2.00 pm, Seminar Hall
CMI Silver Jubilee Lecture
An overview of the theory of varieties of languages
CNRS and LaBRI, University of Bordeaux, France.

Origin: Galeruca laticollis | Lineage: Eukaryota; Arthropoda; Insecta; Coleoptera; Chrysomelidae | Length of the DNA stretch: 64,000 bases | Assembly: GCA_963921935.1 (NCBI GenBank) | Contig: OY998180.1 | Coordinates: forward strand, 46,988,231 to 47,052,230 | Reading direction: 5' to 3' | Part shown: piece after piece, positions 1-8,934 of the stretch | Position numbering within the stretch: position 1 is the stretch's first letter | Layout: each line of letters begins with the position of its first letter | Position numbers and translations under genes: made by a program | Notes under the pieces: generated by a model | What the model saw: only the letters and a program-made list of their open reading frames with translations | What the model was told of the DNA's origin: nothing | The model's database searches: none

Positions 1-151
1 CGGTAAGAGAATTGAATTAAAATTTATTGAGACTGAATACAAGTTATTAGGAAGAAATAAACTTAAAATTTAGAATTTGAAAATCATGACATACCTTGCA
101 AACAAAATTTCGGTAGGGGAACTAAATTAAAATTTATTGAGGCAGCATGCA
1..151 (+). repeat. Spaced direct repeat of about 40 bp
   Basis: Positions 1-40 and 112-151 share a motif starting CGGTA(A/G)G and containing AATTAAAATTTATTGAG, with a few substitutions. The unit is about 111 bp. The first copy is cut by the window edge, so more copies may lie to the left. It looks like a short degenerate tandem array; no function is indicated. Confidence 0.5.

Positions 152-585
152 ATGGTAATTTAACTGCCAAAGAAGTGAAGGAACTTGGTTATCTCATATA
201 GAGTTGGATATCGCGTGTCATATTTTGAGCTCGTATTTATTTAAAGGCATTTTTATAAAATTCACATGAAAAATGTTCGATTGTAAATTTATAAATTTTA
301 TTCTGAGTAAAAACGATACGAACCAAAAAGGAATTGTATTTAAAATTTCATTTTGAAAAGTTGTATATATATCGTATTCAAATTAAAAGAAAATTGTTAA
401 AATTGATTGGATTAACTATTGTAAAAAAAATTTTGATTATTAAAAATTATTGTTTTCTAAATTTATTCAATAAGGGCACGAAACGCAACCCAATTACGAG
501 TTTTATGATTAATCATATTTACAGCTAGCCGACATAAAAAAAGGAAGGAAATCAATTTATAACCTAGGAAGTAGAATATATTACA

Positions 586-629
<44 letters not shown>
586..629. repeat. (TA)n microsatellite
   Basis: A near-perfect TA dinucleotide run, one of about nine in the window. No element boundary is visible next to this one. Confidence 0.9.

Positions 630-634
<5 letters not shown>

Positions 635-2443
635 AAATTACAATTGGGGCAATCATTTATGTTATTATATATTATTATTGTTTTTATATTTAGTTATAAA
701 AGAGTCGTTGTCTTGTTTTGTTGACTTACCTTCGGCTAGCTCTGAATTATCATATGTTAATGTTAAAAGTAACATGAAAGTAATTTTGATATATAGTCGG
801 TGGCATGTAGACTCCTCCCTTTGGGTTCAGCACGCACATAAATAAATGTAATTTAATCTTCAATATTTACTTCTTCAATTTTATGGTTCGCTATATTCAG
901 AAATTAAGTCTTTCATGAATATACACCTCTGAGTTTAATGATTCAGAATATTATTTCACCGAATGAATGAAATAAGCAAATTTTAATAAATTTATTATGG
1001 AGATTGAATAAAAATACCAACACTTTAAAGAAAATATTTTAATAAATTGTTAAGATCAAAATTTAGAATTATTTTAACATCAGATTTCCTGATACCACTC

The theory of varieties (of languages) is an important tool for the classification of regular languages. Eilenbergs theorem, in the mid-1970s, crystallized a series of earlier results, and established a connection between language theory and finite monoid theory. It provided an efficient engine for the characterization and decidability of many classes of languages, and a robust framework for a fine classification, especially of logically defined classes of languages. Several extensions of the theory were introduced in the 1990s, extending the domain of application of the theory (e.g. positive varieties). During the same period, it was realized that variety theory had deep topological foundations. I will give an overview of the theory as it stands now, in the light of results of Gehrke, Grigorieff and Pin in the last decade, which put the topological point of view at the center, and thus shed a unifying light over the previous results and extensions.